In winter months, the Tumen River freezes over and under cover of darkness, North Koreans escape to China. In 2004, for the second time in his life, Lee Jun made the journey across the Tumen River—except this time, he wasn’t bringing his family to China to escape the mass famine that killed millions of North Koreans in the 1990s. Hidden inside Lee Jun’s jacket on his second border crossing from North Korea to China was a flash drive containing the photographs and video footage he took as Rimjin-gang magazine’s first undercover “citizen journalist.”
Among the files in the flash drive was a photo of a female merchant counting money in a market in Chongjin. Out of context, this image seems mundane and unremarkable—certainly not worth a lifetime in prison or a death sentence. But North Koreans are subject to indefinite terms in prison and even execution for smuggling information from North Korea to the outside world, which is exactly what Rimjin-gang magazine seeks to do.
Launched in 2007, Rimjin-gang is the first magazine about North Korea written by North Koreans. The articles in Rimjin-gang don’t make headlines in most Western publications’ coverage of North Korea. In the past few months, Western coverage of North Korea has largely focused on North Korea’s nuclear program and the announcement of Kim Jong-il’s youngest son Jong-Un as his successor. Rimjin-gang, meanwhile, covers stories about the everyday lives of North Korean citizens, offering foreigners and South Koreans rare insights into topics such as the illicit trading of real estate, the comfortable lives of entrepreneurial villagers who sell fishing nets, the illegal tutoring businesses that teachers undertake to supplement their measly wages and the detainment of entire families in North Korea’s political prison camps.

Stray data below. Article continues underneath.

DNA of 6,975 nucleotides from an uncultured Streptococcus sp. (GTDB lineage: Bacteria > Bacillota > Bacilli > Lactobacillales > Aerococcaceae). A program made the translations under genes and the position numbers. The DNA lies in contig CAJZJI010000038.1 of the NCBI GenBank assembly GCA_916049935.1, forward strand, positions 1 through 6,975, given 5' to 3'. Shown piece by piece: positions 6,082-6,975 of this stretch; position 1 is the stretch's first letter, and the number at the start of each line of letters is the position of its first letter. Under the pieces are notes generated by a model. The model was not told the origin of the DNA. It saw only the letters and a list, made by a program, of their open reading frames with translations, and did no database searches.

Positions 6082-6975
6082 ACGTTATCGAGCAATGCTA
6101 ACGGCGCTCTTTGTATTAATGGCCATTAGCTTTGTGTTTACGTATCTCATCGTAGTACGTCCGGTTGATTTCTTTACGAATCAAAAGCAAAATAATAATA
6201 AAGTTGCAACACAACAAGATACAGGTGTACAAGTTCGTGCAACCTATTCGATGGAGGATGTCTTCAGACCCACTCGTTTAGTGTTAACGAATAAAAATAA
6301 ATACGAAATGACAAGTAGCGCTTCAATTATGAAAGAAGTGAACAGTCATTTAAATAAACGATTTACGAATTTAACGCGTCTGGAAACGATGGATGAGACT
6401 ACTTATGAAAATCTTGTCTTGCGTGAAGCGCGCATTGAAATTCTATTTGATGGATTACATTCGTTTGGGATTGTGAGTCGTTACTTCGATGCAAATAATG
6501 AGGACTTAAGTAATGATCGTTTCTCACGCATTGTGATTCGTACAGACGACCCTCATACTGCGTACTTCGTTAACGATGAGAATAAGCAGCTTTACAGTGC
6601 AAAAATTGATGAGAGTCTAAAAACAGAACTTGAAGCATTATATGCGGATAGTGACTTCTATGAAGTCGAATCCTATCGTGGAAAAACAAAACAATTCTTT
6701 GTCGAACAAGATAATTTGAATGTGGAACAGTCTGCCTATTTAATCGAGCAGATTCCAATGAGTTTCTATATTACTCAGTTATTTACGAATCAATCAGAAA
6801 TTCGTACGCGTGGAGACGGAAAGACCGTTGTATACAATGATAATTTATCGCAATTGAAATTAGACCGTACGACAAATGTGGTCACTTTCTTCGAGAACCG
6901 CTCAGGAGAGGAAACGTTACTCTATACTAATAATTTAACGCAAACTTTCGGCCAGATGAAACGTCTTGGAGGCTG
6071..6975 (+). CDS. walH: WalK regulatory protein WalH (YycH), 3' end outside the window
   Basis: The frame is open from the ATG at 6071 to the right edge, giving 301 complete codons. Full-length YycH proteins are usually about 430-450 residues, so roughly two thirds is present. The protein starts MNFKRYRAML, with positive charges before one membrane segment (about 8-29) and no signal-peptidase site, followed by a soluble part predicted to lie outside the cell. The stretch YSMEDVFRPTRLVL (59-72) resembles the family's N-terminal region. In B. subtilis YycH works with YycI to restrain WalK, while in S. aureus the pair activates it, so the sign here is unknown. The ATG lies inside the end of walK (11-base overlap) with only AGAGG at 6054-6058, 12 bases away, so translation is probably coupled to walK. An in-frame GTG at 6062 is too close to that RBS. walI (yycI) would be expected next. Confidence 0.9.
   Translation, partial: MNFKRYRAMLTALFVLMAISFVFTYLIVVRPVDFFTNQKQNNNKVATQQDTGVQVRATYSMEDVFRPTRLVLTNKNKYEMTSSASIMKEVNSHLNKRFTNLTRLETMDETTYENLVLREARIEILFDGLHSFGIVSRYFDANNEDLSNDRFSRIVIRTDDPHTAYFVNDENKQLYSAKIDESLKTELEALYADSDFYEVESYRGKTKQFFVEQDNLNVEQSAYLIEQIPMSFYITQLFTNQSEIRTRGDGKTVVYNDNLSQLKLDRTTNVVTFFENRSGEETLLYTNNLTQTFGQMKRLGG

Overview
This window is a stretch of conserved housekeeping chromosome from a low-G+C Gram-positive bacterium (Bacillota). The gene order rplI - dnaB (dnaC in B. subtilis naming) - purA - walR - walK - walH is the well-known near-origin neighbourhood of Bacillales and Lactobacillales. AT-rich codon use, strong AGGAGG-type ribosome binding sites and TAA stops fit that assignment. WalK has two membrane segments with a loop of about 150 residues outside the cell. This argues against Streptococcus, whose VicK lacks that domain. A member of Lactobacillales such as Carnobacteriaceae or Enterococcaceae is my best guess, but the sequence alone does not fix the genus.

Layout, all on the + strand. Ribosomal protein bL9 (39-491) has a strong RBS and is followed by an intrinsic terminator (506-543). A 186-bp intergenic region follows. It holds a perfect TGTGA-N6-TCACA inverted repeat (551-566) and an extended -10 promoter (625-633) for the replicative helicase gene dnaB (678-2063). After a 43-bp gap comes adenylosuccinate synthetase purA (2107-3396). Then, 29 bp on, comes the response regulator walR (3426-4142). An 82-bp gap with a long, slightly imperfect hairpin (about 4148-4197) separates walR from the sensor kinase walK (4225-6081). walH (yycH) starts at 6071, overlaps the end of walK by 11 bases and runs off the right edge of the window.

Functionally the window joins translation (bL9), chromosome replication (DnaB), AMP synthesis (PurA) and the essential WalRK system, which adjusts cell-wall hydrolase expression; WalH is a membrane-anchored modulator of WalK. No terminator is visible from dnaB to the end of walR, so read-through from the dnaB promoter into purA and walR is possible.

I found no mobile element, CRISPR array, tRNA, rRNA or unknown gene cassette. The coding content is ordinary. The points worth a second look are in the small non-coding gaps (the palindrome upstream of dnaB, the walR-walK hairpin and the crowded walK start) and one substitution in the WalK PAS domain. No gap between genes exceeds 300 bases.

Rimjin-gang issues have been available in Korean and Japanese since 2007, and Rimjin-gang has recently released its first English-language anthology in hopes of bringing these stories to a Western audience. While Rimjin-gang does not currently have the funds to publish regular issues in English, the new English anthology compiles the best reports, interviews and photographs from the past three years.
Ishimaru Jiro, editor and publisher of Rimjin-gang, conceived of the idea of working with North Korean “citizen journalists” after years of attempting to report on North Korea as a foreign journalist from Japan. Speaking to an audience of academics, journalists and students at New York University’s Arthur L. Carter Journalism Institute on October 18, Ishimaru said that it was in Seoul as a student during the end of the Cold War where he “first heard reports about the suffering of North Koreans” under Kim Jong-il’s secretive regime. As a young journalist, he felt compelled to go into North Korea to report on the situation there himself. When obtaining a visa proved nearly impossible, Ishimaru tried the next best option: In 1993, he traveled to the China/North Korean border to conduct interviews with the North Korean escapees who lived in border cities such as Yanbian.
During the handful of times in his career where Ishimaru did manage to gain permission to enter North Korea, he was only able to do so under constant monitoring from the government. "They monitor you even when you’re asleep," said Ishimaru. “I realized that it was impossible to conduct true journalism in North Korea as a foreigner."